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The serious business of mourning during the Victorian era is not so different than modern times


In the Victorian era, it was Queen Victoria’s choice to wear black after the loss of her husband in 1861. She was so heartbroken after her 20 years plus marriage to her cousin (as husband) that she continuously wore black until her own death 40 years later. The nobles imitated their leader to wear black mourning clothes themselves, for significant periods after their partner had died. It was social etiquette for the wife to wear black for 1-2 years after the death of her husband.


Women would wear sophisticated mourning dresses, typically of silk for the wealthy and bombazine for others. Wearing mourning clothes was so popular that specific shops catered to this need. Because mourners would need these clothes quickly, there were well-known retailers that specialized in every conceivable mourning item. Because it was seen as disrespectful to re-wear mourning clothing after the mourning period passed, these retailers had repeat customers. In the first phase of mourning, women were to be dressed completely in black covered in crepe, a stiff, scratchy fabric. In addition to the uncomfortable crepe, women wore crinoline petticoats. Women frequently made their own shrouds and would even include them in their wedding dowry. Women in full mourning were expected to wear black widow weeds (a black crepe dress with white muslin cuffs and collar, a black bombazine mantle, a black crepe bonnet with an attached weeping veil, and black gloves) whenever they left their home. Widows also wore black at home, along with a widow’s cap.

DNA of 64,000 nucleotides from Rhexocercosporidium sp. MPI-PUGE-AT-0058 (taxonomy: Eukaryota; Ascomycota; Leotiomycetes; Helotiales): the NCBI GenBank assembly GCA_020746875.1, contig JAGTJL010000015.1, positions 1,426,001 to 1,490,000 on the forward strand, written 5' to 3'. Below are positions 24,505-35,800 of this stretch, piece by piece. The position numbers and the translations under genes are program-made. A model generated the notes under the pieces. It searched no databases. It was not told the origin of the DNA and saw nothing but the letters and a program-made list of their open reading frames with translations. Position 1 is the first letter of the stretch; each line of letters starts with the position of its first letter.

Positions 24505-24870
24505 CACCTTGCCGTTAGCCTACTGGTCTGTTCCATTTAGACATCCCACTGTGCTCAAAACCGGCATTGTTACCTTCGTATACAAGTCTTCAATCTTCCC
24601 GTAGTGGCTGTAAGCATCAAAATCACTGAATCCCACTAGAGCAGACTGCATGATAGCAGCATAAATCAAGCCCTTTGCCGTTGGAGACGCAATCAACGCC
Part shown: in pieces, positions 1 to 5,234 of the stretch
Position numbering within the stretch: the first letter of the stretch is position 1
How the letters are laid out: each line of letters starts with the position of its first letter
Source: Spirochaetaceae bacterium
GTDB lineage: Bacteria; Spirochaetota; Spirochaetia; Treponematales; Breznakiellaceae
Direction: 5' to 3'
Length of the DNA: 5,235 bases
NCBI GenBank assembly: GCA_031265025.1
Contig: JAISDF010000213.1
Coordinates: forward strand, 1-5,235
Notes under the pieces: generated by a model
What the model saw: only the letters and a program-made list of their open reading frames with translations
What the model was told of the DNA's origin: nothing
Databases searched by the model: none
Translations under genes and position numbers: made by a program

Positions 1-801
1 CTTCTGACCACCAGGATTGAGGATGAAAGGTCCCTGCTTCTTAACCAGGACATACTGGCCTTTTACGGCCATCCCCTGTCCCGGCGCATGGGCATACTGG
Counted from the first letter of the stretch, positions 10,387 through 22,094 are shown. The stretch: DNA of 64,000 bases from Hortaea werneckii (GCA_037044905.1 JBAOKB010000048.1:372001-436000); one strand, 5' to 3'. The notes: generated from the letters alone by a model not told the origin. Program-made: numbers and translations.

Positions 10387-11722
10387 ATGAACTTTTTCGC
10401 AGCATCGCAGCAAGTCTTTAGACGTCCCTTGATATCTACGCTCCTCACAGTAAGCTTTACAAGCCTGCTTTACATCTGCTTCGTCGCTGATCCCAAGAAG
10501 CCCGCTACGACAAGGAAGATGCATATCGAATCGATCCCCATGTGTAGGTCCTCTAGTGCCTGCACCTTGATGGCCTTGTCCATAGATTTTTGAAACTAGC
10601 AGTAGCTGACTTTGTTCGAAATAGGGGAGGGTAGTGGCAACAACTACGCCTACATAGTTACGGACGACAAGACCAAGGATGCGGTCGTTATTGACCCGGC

The women in the second phase of mourning would wear elaborate and beautiful jewelry, embellished with onyx or jet. People wore brooches, rings, and necklaces with cherubs, clouds, urns, and willow trees. These sentimental images not only showed the world that the wearer was in mourning, but they were a reminder of the lost loved one.


Sometimes mourners incorporated the braided hair of the dearly departed into the jewelry that were worn by mourners. Acting as a form of Memento Mori (a reminder of death), hair lockets reminded Victorian people of death daily. Artists used the hair of the deceased to create shadow boxes and corsages too. We still wear mourning jewelry but today it is more likely to contain the ashes of the deceased.


For men, it was expected that they would wear black for 3-6 months instead. Men wore black gloves, a dark suit, and a black band around their hat.


During the Victorian era, it was not just Queen Victoria herself who took mourning very seriously. In Britain during these years, mourning was taken extremely earnestly. Women would collect in bottles the tears that they had cried over those they had lost. If someone passed away without leaving behind a mourning widow, there was always the option of hiring someone to cry over your grave. Even in 2023 there are professional (for hire) moirologists.


In conclusion, by wearing mourning clothes and participating in mourning customs, the Victorian people expressed their inner grief on the outside. It’s no so different than our modern-day customs. Mourning is a universal experience that connects humans young and old. Though these Victorian practices might feel distant to us now, they were a natural evolution that turned into the traditions we know today.

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